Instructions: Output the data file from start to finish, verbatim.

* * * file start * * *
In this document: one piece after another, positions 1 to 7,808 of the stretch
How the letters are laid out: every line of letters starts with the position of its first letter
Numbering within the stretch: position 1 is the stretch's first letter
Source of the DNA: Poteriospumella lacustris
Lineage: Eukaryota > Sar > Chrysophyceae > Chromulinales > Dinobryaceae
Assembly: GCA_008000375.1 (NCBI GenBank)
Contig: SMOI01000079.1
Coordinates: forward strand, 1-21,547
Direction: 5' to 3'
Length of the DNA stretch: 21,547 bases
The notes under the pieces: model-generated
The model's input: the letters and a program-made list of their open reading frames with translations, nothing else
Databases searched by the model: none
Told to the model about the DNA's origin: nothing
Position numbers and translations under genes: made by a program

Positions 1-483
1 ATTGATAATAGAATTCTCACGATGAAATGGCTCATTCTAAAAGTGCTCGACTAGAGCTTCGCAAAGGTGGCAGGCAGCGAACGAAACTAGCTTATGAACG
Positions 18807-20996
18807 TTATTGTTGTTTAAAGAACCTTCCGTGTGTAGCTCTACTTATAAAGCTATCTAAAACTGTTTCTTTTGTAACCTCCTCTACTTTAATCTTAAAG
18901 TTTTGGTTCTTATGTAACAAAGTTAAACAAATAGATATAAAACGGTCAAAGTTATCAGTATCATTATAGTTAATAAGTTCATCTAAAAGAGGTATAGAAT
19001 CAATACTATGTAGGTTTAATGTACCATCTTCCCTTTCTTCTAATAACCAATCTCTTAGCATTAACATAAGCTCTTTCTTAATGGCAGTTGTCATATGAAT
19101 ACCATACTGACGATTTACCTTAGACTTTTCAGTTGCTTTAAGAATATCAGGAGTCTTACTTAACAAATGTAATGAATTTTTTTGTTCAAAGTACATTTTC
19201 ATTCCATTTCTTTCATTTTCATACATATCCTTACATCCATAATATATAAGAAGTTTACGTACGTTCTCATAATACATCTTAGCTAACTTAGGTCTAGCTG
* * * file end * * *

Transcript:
In this document: one piece after another, positions 1 to 7,808 of the stretch
How the letters are laid out: every line of letters starts with the position of its first letter
Numbering within the stretch: position 1 is the stretch's first letter
Source of the DNA: Poteriospumella lacustris
Lineage: Eukaryota > Sar > Chrysophyceae > Chromulinales > Dinobryaceae
Assembly: GCA_008000375.1 (NCBI GenBank)
Contig: SMOI01000079.1
Coordinates: forward strand, 1-21,547
Direction: 5' to 3'
Length of the DNA stretch: 21,547 bases
The notes under the pieces: model-generated
The model's input: the letters and a program-made list of their open reading frames with translations, nothing else
Databases searched by the model: none
Told to the model about the DNA's origin: nothing
Position numbers and translations under genes: made by a program

Positions 1-483
1 ATTGATAATAGAATTCTCACGATGAAATGGCTCATTCTAAAAGTGCTCGACTAGAGCTTCGCAAAGGTGGCAGGCAGCGAACGAAACTAGCTTATGAACG
Positions 18807-20996
18807 TTATTGTTGTTTAAAGAACCTTCCGTGTGTAGCTCTACTTATAAAGCTATCTAAAACTGTTTCTTTTGTAACCTCCTCTACTTTAATCTTAAAG
18901 TTTTGGTTCTTATGTAACAAAGTTAAACAAATAGATATAAAACGGTCAAAGTTATCAGTATCATTATAGTTAATAAGTTCATCTAAAAGAGGTATAGAAT
19001 CAATACTATGTAGGTTTAATGTACCATCTTCCCTTTCTTCTAATAACCAATCTCTTAGCATTAACATAAGCTCTTTCTTAATGGCAGTTGTCATATGAAT
19101 ACCATACTGACGATTTACCTTAGACTTTTCAGTTGCTTTAAGAATATCAGGAGTCTTACTTAACAAATGTAATGAATTTTTTTGTTCAAAGTACATTTTC
19201 ATTCCATTTCTTTCATTTTCATACATATCCTTACATCCATAATATATAAGAAGTTTACGTACGTTCTCATAATACATCTTAGCTAACTTAGGTCTAGCTG